Iron Deficiency Anemia Clinical Presentation
- Author: James L Harper, MD; Chief Editor: Emmanuel C Besa, MD more...
Although iron deficiency anemia is a laboratory diagnosis, a carefully obtained history can facilitate its recognition. The history can also be useful in establishing the etiology of the anemia and, perhaps, in estimating its duration.
Iron deficiency in the absence of anemia is asymptomatic. One half of patients with moderate iron deficiency anemia develop pagophagia. Usually, they crave ice to suck or chew. Occasionally, patients are seen who prefer cold celery or other cold vegetables in lieu of ice. Leg cramps, which occur on climbing stairs, also are common in patients deficient in iron.
Often, patients can identify a distinct point in time when these symptoms first occurred, providing an estimate of the duration of the iron deficiency.
Fatigue and diminished capability to perform hard labor are attributed to the lack of circulating hemoglobin; however, they occur out of proportion to the degree of anemia and probably are due to a depletion of proteins that require iron as a part of their structure.
Increasing evidence suggests that deficiency or dysfunction of nonhemoglobin proteins has deleterious effects. These include muscle dysfunction, pagophagia, dysphagia with esophageal webbing, poor scholastic performance, altered resistance to infection, and altered behavior.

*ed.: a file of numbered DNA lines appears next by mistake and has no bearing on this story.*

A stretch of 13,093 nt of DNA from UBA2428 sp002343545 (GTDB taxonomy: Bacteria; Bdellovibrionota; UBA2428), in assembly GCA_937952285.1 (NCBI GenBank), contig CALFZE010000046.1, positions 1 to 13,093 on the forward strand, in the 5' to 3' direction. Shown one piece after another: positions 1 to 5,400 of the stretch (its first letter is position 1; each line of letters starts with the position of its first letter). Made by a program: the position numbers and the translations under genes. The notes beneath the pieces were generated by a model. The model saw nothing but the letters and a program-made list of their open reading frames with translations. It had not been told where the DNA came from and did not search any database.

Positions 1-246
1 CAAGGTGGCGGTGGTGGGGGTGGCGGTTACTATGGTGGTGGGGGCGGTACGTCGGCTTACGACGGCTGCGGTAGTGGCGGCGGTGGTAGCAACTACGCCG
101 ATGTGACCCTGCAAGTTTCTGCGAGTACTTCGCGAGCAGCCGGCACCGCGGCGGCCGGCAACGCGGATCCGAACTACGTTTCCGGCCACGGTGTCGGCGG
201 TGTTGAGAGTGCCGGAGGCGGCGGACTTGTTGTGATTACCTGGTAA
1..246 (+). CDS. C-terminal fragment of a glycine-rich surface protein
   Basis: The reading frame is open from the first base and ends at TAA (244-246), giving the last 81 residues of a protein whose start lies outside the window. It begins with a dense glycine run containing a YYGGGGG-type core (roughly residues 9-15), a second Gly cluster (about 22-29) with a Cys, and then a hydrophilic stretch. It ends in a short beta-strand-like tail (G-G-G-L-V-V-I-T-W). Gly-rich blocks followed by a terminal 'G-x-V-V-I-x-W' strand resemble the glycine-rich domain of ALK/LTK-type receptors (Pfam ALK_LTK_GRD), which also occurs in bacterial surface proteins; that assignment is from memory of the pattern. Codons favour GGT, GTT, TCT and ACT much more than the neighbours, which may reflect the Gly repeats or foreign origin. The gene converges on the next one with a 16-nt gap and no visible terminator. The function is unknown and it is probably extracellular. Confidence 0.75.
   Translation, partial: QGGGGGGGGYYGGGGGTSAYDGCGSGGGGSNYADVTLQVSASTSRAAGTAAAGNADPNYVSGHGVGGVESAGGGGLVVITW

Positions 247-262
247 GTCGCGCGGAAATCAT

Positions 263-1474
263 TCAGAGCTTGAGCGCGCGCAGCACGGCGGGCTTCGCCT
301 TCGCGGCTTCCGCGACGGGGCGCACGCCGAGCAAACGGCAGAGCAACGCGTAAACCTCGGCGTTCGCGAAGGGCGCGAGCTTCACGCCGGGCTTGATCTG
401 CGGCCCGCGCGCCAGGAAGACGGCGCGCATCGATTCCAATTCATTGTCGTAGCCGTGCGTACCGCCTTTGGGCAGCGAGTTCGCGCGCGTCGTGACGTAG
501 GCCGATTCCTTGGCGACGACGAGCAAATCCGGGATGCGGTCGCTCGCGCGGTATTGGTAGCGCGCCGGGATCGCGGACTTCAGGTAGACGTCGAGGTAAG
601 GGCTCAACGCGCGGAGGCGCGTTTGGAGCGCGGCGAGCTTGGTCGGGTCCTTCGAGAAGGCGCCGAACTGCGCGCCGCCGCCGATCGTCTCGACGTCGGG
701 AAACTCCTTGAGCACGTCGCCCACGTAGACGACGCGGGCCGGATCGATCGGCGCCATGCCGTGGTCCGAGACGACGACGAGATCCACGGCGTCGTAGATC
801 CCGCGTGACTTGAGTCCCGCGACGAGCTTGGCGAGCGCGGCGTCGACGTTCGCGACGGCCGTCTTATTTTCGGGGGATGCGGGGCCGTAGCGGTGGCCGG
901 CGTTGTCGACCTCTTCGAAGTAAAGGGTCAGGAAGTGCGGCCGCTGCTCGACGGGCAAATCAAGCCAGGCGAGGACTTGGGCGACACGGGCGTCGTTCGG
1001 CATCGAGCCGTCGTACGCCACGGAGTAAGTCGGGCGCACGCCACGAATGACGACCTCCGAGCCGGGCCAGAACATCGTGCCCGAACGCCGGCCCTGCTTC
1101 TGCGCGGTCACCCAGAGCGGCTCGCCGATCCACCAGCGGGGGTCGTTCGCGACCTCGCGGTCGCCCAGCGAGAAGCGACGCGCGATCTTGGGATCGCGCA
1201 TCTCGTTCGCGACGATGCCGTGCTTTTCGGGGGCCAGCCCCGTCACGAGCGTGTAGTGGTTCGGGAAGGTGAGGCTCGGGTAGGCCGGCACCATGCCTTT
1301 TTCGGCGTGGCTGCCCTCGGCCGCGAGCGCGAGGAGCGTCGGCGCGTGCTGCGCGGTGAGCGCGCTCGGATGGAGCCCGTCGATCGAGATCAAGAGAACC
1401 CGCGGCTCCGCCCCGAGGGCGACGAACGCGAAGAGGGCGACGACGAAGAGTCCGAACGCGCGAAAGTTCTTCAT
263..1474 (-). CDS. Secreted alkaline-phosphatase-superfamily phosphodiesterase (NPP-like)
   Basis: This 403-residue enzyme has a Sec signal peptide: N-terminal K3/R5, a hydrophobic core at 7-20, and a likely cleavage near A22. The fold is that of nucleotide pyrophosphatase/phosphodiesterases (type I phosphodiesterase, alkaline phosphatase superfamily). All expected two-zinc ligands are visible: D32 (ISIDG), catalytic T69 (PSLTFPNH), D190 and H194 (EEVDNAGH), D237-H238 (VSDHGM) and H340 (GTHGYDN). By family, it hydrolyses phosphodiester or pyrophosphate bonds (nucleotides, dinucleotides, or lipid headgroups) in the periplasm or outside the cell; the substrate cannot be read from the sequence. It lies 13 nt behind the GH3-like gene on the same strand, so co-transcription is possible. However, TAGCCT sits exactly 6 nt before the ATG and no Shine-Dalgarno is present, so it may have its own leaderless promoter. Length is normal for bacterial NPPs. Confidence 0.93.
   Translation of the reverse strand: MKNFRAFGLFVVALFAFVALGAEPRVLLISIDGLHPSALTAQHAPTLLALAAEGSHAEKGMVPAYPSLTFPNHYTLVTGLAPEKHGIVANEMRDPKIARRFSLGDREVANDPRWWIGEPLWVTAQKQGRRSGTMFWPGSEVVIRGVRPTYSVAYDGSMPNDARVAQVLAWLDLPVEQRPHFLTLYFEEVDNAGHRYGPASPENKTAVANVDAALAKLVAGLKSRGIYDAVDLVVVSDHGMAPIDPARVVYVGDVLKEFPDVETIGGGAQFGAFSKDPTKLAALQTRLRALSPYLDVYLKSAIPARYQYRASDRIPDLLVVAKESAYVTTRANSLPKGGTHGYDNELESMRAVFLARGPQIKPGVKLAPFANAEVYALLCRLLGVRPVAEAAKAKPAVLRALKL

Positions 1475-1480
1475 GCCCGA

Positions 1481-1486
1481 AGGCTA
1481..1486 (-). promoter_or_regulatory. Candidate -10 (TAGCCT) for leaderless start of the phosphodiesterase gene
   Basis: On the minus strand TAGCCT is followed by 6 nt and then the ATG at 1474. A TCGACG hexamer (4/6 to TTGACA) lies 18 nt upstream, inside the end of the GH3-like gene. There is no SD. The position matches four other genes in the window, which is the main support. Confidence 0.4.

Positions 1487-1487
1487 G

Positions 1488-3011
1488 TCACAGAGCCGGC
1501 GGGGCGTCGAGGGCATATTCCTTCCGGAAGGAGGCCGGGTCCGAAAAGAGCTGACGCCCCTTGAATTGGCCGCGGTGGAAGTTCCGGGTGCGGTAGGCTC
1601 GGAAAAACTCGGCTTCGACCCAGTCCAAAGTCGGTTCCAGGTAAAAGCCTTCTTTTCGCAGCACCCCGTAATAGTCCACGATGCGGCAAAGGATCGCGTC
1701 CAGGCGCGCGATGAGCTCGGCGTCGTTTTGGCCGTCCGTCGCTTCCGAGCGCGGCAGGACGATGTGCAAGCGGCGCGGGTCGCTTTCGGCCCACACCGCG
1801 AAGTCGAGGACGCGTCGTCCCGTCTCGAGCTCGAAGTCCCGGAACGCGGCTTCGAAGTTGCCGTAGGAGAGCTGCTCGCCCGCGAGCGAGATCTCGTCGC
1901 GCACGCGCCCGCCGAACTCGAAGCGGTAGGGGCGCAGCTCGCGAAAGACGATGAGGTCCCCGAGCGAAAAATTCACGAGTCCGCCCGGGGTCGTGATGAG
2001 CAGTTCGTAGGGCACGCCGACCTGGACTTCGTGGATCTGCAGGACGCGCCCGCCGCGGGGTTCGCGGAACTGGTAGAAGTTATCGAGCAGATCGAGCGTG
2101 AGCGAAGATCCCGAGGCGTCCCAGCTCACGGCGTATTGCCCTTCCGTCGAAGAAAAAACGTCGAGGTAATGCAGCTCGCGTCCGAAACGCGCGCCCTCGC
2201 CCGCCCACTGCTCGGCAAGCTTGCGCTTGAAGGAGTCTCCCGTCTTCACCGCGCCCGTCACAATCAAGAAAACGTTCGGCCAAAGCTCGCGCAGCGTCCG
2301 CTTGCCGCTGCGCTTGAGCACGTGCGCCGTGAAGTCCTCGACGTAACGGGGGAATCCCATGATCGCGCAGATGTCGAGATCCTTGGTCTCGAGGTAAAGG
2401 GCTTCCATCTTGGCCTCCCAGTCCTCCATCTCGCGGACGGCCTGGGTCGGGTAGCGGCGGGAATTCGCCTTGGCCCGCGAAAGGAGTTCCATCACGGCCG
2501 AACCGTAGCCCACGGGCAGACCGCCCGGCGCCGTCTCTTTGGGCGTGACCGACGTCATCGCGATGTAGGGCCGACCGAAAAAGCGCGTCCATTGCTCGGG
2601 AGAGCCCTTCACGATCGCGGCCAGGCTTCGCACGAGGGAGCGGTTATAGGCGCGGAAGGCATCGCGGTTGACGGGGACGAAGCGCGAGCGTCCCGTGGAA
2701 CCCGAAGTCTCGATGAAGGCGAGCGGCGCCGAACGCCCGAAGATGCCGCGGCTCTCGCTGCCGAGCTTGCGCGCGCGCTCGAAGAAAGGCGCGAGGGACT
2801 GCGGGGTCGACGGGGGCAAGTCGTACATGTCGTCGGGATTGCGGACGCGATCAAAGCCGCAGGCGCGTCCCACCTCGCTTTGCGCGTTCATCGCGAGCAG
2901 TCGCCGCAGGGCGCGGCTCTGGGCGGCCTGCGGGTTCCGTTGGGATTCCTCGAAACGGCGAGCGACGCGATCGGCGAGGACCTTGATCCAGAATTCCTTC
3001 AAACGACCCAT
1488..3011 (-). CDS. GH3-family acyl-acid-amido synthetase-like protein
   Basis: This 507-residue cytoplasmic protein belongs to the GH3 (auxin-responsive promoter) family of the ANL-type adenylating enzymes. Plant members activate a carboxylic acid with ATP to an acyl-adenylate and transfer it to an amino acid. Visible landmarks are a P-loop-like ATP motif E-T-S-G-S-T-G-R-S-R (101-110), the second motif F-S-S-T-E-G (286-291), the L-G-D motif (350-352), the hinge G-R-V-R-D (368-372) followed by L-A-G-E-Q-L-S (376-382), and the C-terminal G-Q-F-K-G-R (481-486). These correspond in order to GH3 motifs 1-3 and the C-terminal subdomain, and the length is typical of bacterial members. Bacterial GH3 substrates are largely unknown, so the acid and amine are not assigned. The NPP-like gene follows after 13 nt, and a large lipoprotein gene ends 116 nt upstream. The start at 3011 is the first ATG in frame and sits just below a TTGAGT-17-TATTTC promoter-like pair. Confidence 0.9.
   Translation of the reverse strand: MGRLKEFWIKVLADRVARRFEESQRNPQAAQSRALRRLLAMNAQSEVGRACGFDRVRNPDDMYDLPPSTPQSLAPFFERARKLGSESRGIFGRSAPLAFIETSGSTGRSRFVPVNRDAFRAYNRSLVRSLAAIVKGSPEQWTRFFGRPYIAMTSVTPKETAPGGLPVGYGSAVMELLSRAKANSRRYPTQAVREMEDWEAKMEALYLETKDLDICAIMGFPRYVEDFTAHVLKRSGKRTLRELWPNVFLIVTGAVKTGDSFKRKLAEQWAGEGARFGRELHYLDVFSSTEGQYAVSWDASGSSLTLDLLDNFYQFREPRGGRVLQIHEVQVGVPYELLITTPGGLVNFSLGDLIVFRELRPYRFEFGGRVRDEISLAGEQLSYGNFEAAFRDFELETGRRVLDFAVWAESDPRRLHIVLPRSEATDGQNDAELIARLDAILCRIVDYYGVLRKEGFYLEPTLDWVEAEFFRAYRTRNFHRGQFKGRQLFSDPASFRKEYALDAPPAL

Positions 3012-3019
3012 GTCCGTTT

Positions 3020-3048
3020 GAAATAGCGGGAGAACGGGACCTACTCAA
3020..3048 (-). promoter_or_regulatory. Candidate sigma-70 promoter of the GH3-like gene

A dietary history is important. Vegetarians are more likely to develop iron deficiency, unless their diet is supplemented with iron. National programs of dietary iron supplementation are initiated in many portions of the world where meat is sparse in the diet and iron deficiency anemia is prevalent. Unfortunately, affluent nations also supplement iron in foodstuffs and vitamins without recognizing the potential contribution of iron to free radical formation and the prevalence of genetic iron overloading disorders.